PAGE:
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6. May 2022. CREATIVE


Those who are not familiar with writing usually have a very wrong idea of the process. If you think it is enough for a writer to sit down at a computer and write – you couldn’t be more wrong.

Writing, and especially copywriting or content writing requires a lot of research. Some writers claim that their work consists of 90% research and only 10% of writing.

The more time a writer spends researching the material he is writing about, the better the end result will be. In this blog, we will focus on writing commercials. It doesn’t matter if it’s a script for a television or radio commercial, a text for a flyer, or something else, research is crucial.

Get to know your user

In the brief, you will get what the client considers important. Of course you will follow it, but research can give you more data and thus more room for writing. Do not hesitate to browse forums or social networks and discover what is important to the end user of the product or service you are advertising. Forums and social networks do not represent the opinion of all users, but they can usually give a good insight, and this method is much cheaper and faster than market research through surveys. Knowing the end user will help you to better and more accurately articulate the message you are sending, and since commercials are not Tolstoy’s novels, but short forms, those few sentences you have at your disposal, must hit the target.

Define your audience

Knowing who you are talking to, will result in the style and vocabulary you will use in the ad. This is no different than talking to a person. If you are talking to a five-year-old child, you will not use complicated words such as “monetarization” or “inflation” because he will not understand. Equally so, if you are advertising a distinctly feminine product, such as pads, it doesn’t make much sense to use some masculine metaphors, such as martial arts. “Strike a punch to your period” doesn’t sound like a message women will come to terms with. The research will help you understand the target group better, and will help you address them with a dictionary that they will not only understand, but will produce the feeling they need to pay attention to the ad and its message.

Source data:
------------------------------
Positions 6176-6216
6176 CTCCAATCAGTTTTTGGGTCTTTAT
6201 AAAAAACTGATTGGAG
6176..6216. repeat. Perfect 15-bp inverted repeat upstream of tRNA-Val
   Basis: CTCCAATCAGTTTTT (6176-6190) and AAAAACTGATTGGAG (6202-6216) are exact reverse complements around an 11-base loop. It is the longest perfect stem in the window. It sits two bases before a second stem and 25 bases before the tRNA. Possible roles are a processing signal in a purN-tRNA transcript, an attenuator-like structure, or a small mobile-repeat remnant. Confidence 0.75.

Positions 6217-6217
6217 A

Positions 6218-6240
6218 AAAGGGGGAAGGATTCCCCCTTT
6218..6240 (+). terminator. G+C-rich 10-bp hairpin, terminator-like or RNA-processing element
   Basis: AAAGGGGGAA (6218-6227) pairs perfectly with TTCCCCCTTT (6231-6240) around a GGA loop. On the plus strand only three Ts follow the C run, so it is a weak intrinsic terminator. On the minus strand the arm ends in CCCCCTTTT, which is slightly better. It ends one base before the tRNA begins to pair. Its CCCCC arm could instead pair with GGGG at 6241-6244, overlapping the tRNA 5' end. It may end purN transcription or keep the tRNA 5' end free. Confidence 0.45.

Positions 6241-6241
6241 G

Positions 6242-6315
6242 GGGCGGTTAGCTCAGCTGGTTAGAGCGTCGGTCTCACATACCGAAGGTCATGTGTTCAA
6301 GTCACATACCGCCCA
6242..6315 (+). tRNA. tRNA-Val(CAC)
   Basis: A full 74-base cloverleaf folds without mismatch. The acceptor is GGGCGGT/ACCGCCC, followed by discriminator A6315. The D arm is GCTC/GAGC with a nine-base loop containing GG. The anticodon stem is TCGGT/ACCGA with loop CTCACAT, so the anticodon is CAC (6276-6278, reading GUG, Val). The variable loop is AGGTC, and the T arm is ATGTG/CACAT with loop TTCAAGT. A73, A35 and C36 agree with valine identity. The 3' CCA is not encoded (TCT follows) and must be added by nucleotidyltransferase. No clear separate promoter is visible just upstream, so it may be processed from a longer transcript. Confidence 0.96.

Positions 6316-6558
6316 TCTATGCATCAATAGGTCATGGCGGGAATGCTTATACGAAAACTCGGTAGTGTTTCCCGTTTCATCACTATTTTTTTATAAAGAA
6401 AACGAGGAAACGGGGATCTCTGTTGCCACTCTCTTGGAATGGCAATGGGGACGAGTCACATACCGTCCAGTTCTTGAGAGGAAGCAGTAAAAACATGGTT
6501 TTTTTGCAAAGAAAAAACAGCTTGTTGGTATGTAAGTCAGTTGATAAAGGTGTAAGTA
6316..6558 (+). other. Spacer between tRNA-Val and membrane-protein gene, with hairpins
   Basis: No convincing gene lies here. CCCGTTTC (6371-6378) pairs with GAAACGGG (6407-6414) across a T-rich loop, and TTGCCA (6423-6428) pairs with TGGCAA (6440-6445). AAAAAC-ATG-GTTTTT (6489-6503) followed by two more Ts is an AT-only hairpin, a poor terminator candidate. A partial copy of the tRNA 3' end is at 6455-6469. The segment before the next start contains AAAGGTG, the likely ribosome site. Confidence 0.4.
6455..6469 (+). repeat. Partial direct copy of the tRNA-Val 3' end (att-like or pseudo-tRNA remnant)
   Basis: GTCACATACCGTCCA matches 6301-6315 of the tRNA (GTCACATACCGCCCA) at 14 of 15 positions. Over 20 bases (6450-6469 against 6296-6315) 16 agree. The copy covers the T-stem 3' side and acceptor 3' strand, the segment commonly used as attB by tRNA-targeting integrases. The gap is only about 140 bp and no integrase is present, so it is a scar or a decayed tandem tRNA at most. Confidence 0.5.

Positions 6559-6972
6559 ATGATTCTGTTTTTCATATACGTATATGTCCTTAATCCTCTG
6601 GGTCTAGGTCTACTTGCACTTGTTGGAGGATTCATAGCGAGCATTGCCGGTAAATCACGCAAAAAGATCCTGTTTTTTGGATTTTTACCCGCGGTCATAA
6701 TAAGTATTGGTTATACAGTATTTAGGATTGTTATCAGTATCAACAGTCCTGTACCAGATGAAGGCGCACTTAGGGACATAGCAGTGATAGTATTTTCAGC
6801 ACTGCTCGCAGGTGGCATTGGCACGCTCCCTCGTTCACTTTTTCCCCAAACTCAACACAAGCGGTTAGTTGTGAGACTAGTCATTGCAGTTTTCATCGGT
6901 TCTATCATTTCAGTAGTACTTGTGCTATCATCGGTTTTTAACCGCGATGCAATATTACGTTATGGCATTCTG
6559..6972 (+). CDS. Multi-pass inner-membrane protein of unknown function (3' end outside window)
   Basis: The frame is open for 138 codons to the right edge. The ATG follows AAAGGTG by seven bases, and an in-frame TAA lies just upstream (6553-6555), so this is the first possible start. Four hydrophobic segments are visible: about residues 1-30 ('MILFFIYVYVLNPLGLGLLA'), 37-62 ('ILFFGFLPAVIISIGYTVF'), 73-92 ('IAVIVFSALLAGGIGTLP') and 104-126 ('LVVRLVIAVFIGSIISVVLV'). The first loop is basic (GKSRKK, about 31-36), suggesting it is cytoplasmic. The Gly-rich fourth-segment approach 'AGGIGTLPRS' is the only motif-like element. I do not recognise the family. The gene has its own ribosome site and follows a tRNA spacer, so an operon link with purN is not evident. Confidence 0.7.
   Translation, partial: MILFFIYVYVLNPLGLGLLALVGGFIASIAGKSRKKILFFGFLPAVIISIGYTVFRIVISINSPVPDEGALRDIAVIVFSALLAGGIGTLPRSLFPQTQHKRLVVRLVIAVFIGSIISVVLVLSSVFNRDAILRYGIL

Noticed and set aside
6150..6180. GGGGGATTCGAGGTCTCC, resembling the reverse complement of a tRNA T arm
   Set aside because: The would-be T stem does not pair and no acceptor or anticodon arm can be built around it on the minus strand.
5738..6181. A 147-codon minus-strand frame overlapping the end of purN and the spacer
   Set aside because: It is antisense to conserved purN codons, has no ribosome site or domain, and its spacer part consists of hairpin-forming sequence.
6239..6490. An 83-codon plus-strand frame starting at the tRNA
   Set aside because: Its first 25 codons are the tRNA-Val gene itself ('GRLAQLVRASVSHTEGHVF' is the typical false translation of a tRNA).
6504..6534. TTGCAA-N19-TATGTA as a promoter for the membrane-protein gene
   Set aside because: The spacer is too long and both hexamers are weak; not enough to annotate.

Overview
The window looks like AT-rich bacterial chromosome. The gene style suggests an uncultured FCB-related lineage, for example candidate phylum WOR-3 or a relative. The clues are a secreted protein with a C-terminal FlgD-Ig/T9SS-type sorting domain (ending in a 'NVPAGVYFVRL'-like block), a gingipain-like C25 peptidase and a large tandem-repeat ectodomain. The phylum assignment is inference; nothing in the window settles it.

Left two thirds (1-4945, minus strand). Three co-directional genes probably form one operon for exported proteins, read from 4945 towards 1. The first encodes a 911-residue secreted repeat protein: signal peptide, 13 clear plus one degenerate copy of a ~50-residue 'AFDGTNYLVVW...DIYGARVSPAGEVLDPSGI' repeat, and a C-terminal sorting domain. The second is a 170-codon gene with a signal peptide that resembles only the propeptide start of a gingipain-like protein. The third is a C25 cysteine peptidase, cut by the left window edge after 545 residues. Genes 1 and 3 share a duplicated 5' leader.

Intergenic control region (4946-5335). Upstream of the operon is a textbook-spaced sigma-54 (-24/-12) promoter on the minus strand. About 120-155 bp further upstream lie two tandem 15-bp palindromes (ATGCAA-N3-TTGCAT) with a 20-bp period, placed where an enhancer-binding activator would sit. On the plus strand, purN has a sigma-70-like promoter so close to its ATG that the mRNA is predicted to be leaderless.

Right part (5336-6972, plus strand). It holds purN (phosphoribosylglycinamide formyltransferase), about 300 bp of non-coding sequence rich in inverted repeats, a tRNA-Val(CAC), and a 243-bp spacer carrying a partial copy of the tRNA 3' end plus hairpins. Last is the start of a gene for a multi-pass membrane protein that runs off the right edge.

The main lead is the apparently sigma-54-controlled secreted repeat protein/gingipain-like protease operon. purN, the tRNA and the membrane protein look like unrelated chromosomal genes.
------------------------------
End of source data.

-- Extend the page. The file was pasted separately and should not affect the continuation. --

Strong words

Short forms require hovering over just about every word, because in addition to dry information, they must also create emotion. Luckily, there are tools to help you do just that. This used to be done by digging through thick dictionaries, encyclopedias and other books that were not easy to find. Today we use Google. Try to look for synonyms until you come up with words that convey the message you want, but at the same time create the atmosphere and emotion you imagined.

Get to know your competition

Checking out the competition will give you a quick insight into the mistakes they made, and it’s always smarter to learn from their mistakes than your own. On the other hand, a competition check will show you the quality you have to achieve in order for your scripts or text to stand out. Also, you’ll see what you need to avoid. You know how it is… you come to the store and your favorite chips is ib a red bag, so it’s not a problem to find it. But what if there are five types of chips with red bags? Sometimes this resemblance to the competition is done on purpose, but this is usually done by new market players who are trying to take over consumers from the competition by camouflaging and deceiving. Most often, such things are to be avoided. In order to be original, you need to know what’s already out there.


Writing is the same as sports. Talent is not enough. Athletes have to train a lot, writers have to do a lot of research. If you want to get serious about copywriting, you need to invest a lot of time digging through the internet and getting comprehensive information. After that, the writing will go smoothly.

Ivan Prlić – Prle

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